Protest rallies that inspire us
‘Environmental responsibility’, ‘urban democracy’, ‘social justice’ – who would have believed until recently, that these phrases will be heard from the loudspeaker horns at the protest rallies in Tbilisi.
Previous protests used to be nearly 200-percent political; the demands, as old and familiar as a scenery from one’s own window, were shouted out from the megaphone: vague and ambiguous “freedom, “independence and more specific – “go and ‘re-election’.
About a dozen of youth movements, promoting great variety of issues not directly linked to politics, appeared in Georgia in the past 5 years. The most popular demands nowadays are related to the environment and social policy.
The very fact that young and enthusiastic people, who are showing genuine interest in work hours of a cashier at the supermarket, or lack of helmet on a construction worker, is already surprising. And what really draws admiration is how they call on the carpet the cashier and worker’s managers and demand observance and respect for their rights in a well-reasoned manner.
This transformation from political to human that has become obvous in 2015, has been gradual, unnoticeable, soft and unobtrusive and most of us have not yet realized what a revolution happened in our mind and mentality.
It bears repeating that for the first time in many years, our citizens are not demanding political appointments or dismissals, but rather clean air, proper parking, reasonable urban planning; and they are doing it in an effective, dynamic, creative manner – in a new way.
Concert, performance and flash mob is a new form of protest, but not the only one.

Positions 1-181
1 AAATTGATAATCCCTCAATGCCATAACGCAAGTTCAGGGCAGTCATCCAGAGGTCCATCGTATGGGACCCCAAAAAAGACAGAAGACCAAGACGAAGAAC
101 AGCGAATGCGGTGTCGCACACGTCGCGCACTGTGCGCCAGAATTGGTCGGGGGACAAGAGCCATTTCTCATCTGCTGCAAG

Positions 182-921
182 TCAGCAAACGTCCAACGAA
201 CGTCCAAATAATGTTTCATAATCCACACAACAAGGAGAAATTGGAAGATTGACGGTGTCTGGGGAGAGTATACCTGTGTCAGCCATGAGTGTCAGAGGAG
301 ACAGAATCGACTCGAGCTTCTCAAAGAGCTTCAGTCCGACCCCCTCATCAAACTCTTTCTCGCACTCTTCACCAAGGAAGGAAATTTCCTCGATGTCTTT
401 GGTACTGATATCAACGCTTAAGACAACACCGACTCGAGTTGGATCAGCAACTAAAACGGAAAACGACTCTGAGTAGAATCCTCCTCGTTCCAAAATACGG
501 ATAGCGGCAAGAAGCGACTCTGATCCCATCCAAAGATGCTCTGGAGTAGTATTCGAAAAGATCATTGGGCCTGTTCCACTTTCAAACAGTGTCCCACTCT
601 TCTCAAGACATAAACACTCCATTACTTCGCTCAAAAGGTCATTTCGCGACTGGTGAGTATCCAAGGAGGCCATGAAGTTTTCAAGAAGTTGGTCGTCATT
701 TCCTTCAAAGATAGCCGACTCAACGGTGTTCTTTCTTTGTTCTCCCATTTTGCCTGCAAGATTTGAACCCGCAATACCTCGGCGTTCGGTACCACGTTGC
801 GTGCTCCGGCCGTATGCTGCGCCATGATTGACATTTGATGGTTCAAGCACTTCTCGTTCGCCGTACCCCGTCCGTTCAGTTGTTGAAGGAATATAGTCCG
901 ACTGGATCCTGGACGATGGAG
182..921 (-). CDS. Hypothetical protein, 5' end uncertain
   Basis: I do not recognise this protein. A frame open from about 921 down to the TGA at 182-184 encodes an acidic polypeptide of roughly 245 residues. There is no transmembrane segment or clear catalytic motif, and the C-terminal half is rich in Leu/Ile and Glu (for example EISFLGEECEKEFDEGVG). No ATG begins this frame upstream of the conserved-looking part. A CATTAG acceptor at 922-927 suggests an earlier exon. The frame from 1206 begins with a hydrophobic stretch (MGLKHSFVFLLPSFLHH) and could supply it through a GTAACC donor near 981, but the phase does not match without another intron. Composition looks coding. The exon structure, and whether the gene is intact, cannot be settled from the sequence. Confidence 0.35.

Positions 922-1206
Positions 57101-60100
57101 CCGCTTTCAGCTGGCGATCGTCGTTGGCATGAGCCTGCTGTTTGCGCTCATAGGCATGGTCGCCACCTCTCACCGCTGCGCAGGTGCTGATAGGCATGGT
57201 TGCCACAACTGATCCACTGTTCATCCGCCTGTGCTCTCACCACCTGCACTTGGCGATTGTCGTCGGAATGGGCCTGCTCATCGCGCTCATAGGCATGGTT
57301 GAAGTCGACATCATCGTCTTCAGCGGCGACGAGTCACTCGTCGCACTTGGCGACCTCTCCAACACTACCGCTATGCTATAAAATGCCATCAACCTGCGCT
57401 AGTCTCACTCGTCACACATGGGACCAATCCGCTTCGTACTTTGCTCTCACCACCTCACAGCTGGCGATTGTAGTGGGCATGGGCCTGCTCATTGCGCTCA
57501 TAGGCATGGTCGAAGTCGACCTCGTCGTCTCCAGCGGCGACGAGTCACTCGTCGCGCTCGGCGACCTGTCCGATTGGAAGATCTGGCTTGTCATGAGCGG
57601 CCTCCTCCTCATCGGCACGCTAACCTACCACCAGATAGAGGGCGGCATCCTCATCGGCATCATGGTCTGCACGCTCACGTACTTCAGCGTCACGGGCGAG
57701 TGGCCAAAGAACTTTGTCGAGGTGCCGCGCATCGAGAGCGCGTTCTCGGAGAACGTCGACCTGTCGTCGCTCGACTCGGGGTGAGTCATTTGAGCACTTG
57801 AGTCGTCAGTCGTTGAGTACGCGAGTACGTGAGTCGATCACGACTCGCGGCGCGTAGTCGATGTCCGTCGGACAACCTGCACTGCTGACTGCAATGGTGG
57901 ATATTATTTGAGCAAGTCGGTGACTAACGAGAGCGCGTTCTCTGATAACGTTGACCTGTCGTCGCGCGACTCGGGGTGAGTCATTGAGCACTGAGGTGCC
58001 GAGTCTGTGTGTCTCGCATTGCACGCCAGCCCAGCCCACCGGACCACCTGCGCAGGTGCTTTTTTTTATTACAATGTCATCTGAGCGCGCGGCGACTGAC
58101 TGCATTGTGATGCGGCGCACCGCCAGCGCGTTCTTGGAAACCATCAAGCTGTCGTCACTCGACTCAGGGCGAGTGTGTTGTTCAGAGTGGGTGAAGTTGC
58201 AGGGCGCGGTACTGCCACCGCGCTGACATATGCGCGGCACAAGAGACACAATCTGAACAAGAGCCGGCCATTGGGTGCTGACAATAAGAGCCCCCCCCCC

The recent time’s most vivid performance was the organized volunteer work for elimination of flood consequences in Tbilisi. The latter occurred late on 13 June. And early in the morning, the disaster-torn Tbilisi was flooded with thousands of volunteers, who set to work without any delay. They worked from early morning until late at night during a week. And some of them even longer.
Multi-day duties in city parks is also a new protest genre. It’s new – because it proceeds without hunger strikes, without grandiloquent howling into a microphone. Exhibitions, concerts and other performances – all that was brought afloat, for example, when protesting against the construction of a hotel in Vake Park, or against the barbaric reconstruction of the historic Gudiashvili Square.
These new movements are uncatchable and ubiquitous. They are growing, multiplying, gaining more and more support. Their online campaigns quickly become viral; their social network pages gather thousands of fans a week, since their demands immediately strike a chord.
Fewer Tbilisi residents will disagree that it is time to stop tree felling and madly construction hysteria in the city center, that one shall not throw litter under the feet or park a car on the ramp…
All these demands seemed to be in the air for several decades, but we somehow were too busy to voice them. And everyone kept silent until a new generation has grown.
Upon a closer look at this youth, protesting in a new manner, one will realize that this is an alternative to something not so remote, something bald and bellied, obsessed with toast and praising old times’ heroics.
In fact, the backbone of this new force are youth, students, i.e. children born in the terrible 90s. They are children of the hungry parents, who worked for penny, queued up for bread and escaped shelling.
Fortunately, these children of the war do not remember the hardships of their childhood and, perhaps, that’s why they are more free that their parents.
If, in the foreseeable future, their demands do not shrink just to political ones, then all those potbelly stoves, kerosene cookers, bread queues and many other things that they remember, were not in vain.